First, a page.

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Stanford Moore

Stanford MooreBorn: 4-Sep-1913
Birthplace: Chicago, IL
Died: 23-Aug-1982
Location of death: New York City
Cause of death: Lou Gehrig's Disease

Gender: Male
Race or Ethnicity: White
Occupation: Chemist

Nationality: United States
Executive summary: Amino-acid analyzer

Military service: Office of Scientific Research Development (1942-45)

Stanford Moore was named for Stanford University, where his parents met, but he preferred to be called Stan. Born in Chicago and raised in Nashville, where his father was a law professor, he attended the prestigious Peabody Demonstration School (now University School of Nashville), earned his degree at Vanderbilt and his doctorate at the University of Wisconsin. He then joined the Rockefeller Institute for Medical Research (now Rockefeller University), where he proved himself a brilliant scholar and was eventually given increasing freedom to pursue whatever scientific questions drew his curiosity.

He used and created new applications of chromatography to analyze the amino acids and peptides found in proteins and biological fluids. In 1948 he developed a photometric ninhydrin method for use in the chromatography of amino acids, and with his colleague William H. Stein he developed a method of automated amino acid analysis in 1958. By 1963 Moore and Stein had determined the structure and sequence of the ribonuclease (RNase), the first enzyme to have its structure so thoroughly known. With Stein and with Christian Anfinsen, who conducted similar work independently, Moore won the Nobel Prize for Chemistry in 1972.

He never married, and colleagues said that Moore preferred to avoid any entanglements or events that did not involve science or scientists. One of his few non-scientific concerns was brought about by civic responsibility, when in the early 1960s he was selected to serve on a federal grand jury investigating the Cosa Nostra (organized crime). He suffered from amyotrophic lateral sclerosis, a progressive nerve and muscle degeneration commonly known as Lou Gehrig's Disease, which left him largely homebound in his last few years and took his life in 1982. He left his estate to Rockefeller University, "to be used as endowment toward the salary or research expenses or both of an investigator in the field of biochemistry".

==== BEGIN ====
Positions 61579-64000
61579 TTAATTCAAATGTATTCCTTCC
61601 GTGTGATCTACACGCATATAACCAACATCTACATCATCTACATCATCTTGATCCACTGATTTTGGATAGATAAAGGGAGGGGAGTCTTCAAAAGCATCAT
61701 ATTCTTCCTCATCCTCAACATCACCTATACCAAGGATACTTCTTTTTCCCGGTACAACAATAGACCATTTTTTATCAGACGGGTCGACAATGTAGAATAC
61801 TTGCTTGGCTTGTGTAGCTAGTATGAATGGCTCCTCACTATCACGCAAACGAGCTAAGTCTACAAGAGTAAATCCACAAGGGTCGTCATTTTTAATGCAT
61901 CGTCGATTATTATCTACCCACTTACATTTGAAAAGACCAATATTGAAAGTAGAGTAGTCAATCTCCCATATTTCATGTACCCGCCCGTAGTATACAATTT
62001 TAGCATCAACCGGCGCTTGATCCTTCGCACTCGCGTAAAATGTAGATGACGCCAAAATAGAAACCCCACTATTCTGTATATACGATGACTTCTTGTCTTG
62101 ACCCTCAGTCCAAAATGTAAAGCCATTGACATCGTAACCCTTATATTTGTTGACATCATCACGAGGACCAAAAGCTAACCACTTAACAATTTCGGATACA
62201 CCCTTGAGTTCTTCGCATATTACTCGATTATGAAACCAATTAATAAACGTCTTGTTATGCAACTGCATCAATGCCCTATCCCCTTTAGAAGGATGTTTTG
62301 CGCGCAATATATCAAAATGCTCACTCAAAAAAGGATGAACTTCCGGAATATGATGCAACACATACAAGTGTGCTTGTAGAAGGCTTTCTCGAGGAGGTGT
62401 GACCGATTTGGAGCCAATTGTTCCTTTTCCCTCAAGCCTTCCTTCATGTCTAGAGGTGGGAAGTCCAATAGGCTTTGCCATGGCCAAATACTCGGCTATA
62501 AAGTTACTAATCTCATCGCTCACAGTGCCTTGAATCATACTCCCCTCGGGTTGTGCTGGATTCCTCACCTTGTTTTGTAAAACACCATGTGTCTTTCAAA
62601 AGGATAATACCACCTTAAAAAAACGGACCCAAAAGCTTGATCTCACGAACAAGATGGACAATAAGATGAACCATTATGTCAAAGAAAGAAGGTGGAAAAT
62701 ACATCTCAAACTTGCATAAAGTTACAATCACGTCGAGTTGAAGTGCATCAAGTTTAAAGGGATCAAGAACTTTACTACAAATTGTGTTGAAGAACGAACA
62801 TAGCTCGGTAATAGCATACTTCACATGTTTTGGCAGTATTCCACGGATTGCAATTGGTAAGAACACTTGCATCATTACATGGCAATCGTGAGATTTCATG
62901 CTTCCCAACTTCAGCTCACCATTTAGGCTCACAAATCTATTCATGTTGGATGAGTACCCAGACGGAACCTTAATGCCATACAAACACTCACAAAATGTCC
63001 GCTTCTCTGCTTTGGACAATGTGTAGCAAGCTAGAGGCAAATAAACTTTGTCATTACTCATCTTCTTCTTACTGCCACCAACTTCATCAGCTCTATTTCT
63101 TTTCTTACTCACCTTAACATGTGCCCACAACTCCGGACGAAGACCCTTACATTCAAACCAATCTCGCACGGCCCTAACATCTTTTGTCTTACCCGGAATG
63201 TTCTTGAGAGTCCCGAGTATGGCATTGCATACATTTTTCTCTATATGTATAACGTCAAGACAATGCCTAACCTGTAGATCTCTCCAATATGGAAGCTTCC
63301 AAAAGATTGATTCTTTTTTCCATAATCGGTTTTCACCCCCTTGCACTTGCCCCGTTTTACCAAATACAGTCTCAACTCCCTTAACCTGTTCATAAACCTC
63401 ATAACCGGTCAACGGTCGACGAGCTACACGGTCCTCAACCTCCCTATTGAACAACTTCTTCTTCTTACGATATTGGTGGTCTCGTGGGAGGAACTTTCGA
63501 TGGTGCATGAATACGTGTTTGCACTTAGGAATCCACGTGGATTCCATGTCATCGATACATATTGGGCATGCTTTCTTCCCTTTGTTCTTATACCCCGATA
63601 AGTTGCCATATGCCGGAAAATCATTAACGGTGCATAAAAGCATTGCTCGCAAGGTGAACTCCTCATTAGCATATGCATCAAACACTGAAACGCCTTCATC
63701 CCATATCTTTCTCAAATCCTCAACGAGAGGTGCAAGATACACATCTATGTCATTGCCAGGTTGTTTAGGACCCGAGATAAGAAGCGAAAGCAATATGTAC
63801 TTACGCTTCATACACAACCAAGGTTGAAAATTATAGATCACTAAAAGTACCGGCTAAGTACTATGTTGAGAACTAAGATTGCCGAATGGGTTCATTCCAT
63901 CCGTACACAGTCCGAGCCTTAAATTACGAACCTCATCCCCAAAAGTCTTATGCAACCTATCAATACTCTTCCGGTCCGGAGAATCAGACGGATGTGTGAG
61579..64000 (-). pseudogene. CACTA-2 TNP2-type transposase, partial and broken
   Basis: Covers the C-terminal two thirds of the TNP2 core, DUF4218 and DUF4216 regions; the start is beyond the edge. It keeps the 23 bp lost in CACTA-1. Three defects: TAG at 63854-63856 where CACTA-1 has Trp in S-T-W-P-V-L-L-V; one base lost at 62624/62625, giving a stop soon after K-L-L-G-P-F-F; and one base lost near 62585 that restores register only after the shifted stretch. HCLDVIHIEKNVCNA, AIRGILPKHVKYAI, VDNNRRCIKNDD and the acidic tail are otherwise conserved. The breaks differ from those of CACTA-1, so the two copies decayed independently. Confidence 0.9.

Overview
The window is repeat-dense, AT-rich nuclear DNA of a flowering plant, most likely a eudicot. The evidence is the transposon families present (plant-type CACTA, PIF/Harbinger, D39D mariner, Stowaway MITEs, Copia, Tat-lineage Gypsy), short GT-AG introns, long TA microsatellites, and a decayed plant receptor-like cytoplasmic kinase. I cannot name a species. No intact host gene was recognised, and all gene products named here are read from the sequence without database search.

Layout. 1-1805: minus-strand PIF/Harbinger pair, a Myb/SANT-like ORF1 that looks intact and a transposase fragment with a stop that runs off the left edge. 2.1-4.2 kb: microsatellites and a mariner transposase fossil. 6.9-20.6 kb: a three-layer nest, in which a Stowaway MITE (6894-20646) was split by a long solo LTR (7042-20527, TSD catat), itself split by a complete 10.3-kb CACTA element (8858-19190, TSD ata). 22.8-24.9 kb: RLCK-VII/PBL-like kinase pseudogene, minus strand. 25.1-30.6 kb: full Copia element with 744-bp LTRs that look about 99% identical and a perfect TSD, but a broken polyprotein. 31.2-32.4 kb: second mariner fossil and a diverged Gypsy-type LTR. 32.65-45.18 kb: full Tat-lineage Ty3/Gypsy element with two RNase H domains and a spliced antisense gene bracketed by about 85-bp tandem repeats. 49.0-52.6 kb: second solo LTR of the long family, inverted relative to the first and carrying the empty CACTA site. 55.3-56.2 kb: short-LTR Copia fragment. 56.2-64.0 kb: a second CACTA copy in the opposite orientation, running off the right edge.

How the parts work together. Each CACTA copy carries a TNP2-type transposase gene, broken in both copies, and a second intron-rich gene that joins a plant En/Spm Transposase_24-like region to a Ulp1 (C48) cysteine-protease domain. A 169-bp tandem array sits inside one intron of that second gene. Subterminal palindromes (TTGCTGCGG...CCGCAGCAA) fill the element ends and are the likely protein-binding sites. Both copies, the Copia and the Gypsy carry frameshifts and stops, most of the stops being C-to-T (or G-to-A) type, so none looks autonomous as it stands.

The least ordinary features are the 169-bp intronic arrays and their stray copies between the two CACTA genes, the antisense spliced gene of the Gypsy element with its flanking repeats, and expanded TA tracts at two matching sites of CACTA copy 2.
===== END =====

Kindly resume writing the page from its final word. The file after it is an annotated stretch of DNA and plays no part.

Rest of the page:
Father: John Howard Moore (law professor at Vanderbilt University, b. 10-Dec-1880, d. 1966)
Mother: Ruth Fowler Moore (b. 1881, m. 1907)

    University: University School of Nashville, Nashville, TN (1931)
    University: BA Chemistry, Vanderbilt University (1935, summa cum laude)
    University: PhD Organic Chemistry, University of Wisconsin at Madison (1938)
    Scholar: Chemistry, Rockefeller Institute for Medical Research (1939-42)
    Teacher: Chemistry, Rockefeller Institute for Medical Research (1942-50)
    Scholar: Francqui Chair, University of Brussels (1950)
    Scholar: Chemistry, University of Cambridge (1950-51)
    Scholar: Biochemistry, Rockefeller Institute for Medical Research (1951-52)
    Professor: Biochemistry, Rockefeller Institute for Medical Research (1952-65)
    Professor: Biochemistry, Rockefeller University (1965-82)
    Administrator: Trustee, Vanderbilt University (1974-82)

    ACS Award in Chromatography and Electrophoresis 1964 (with William H. Stein)
    Nobel Prize for Chemistry 1972 (with Christian Anfinsen and William H. Stein)
    ACS Theodore William Richards Medal 1972 (with William H. Stein)
    CRC LinderstrÝm-Lang Medal 1972 (with William H. Stein)
    American Academy of Arts and Sciences 1960
    American Chemical Society
    American Society for Biochemistry and Molecular Biology Treasurer, 1956-59
    American Society for Biochemistry and Molecular Biology President, 1966
    Belgian Biochemical Society Foreign Member
    Belgian Royal Academy of Medicine Foreign Member
    Biochemical Society
    Harvey Society
    International Union of Pure and Applied Physics
    Journal of Biological Chemistry Editorial Board, 1950-60
    National Academy of Sciences 1960
    Phi Kappa Sigma


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